JC: Clinical research objectives and population selection in our industry are largely driven by private funding and may continue to do so. Hence choice of racial groups in trials may continue to be skewed heavily in favour of the white male if that is perceived to be largest consumer group. In the absence of specific mandates by policy-makers, regulators or trade bodies, the only hope to see diversity in study populations is to hope that public money is diverted more to the under-represented sections of our society like women of Black, Hispanic or Asian descent who may possibly respond differently to supplements.

VFI: How would you articulate the need for - and benefits of - diversity in nutraceutical and food clinical trials?

DK: Diversity is important because we are a diverse set of humans. Including diversity in research allows the researcher and the public to see data that is closer to the truth, because it is collected from a diverse set of participants.

JC: Not all, but the effect of some drug molecules and nutrients varies as per genotype (pharmacogenomics, nutrigenomics) but also environmental factors (epigenetics). If the trial sponsor has aspirations for global markets, then it is imperative to try the product not only on different racial populations but also different food habits and lifestyles. Product doses and safety profiles may also vary across races and gene-types.

VFI: What efforts are you and other CROs doing to ensure diversity in patient recruitment?

DK: We try as best possible within the confines of the study design to include a diverse set of participants. This may be by age, gender, ethnicity, location, and the like.

JC: Genetic diversity is not skin deep. Selection of trial participants merely on the basis of skin colour or self-reported racial origin does not normally ensure the correct genomic selection. Alleles of genes responsible drug/nutrient action and metabolism may occur randomly within and outside the same race. About 38 million single-nucleotide polymorphisms (SNPs) have been identified in the human genome but it is not possible to characterise all of them. Genomic databases are available for research use and it is indeed possible to carry out genomic screening for a small number of trial participants. Vedic Lifesciences is trying to power genomic profiling of participants, while also collaborating with sites in other countries for some of our studies.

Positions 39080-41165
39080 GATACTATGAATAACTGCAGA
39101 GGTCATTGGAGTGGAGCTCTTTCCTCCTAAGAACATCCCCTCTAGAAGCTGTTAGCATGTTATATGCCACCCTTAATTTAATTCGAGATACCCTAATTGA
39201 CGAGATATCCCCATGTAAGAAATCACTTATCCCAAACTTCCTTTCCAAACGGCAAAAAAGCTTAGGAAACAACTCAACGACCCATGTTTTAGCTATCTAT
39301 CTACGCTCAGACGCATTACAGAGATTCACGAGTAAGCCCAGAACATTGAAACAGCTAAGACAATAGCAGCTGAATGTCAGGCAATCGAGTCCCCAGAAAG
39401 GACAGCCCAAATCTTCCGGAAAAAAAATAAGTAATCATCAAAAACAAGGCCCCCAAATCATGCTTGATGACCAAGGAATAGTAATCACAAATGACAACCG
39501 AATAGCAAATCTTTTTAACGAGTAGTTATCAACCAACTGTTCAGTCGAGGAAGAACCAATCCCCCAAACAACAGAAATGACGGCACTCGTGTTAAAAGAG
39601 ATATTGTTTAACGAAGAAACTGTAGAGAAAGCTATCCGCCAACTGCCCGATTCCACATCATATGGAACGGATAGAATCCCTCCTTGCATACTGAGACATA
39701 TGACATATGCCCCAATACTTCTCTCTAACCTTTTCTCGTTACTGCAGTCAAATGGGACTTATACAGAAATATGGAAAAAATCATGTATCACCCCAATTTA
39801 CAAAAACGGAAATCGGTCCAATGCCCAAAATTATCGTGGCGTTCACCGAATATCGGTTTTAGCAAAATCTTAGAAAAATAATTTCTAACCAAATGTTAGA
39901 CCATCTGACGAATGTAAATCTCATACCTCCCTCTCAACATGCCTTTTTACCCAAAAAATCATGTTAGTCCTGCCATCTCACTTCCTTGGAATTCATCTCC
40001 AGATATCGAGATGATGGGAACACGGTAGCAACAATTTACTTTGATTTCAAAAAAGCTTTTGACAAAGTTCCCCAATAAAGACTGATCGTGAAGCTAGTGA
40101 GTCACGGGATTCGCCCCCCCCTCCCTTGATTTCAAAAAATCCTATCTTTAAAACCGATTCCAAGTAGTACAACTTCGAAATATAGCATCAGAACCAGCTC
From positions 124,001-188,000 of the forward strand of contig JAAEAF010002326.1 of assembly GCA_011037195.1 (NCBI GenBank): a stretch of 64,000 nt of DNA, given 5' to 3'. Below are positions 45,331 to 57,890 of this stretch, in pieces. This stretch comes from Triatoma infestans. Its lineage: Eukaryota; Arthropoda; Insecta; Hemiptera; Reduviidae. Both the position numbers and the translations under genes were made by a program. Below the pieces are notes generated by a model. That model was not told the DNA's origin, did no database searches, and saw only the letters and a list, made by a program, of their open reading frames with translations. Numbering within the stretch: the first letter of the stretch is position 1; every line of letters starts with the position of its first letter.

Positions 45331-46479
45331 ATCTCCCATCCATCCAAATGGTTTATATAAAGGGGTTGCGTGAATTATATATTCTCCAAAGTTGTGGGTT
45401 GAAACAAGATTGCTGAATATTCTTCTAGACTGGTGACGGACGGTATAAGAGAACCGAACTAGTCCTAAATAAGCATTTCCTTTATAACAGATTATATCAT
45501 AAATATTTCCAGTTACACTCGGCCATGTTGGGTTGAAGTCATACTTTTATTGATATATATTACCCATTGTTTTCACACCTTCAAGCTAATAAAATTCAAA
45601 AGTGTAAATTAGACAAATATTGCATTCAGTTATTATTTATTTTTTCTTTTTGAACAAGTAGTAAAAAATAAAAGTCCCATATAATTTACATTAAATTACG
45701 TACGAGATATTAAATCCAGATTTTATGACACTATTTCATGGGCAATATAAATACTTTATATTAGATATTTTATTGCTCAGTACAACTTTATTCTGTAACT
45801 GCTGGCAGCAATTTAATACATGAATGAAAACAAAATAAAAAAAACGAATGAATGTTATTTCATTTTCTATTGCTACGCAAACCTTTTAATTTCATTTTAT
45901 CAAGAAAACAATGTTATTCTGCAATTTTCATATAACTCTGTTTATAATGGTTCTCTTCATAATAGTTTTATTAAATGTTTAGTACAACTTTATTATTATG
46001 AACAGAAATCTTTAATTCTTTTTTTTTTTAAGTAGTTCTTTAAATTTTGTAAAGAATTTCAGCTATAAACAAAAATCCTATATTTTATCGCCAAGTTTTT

VFI: How has technology and the digitisation of clinical trials been an opportunity to widen patient recruitment?

DK: From remote decentralized IRB approved trials, so data collection and expedient real-time analysis, technology has been a good thing for research. The challenge with technology, even within the United States, is that access to it is not even and equitable across the board. Research sponsors often help to overcome this barrier by supplying “smart technology” to those who may not have it. Technology may be one of the greatest drivers for more diversity and inclusivity in research.

JC: As mentioned, genomic profiling and big data can widen volunteer diversity in a study. Moreover, virtual clinical trial technology now makes remote participation of diverse ethnic populations easily possible. Vedic Lifesciences has plans to use both these technologies soon.

VFI: How can the nutraceutical industry do better in representing a wider demographic group when developing, testing and marketing their products?

DK: Allow those with whom you are executing clinical trial agreements to have a greater say in the study population, target recruitment and so forth. Remind companies and sponsors that all consumers are their intended audience and not just a sliver of society. This is an area that needs more discussion and is also an opportunity for growth.

JC: Supplement companies are doing a great disservice to themselves and to their customers if they refuse to look outside of their home countries to sponsor human studies. Companies will gain not only racial diversity but also speed and affordability if they consider studies in racial diverse countries like India and Malaysia. These countries have clinical investigators and allied medical staff, many of who are trained in the US and Europe, and state-of-the-art medical equipment to power high quality clinical studies which are more likely to be accepted to a global audience.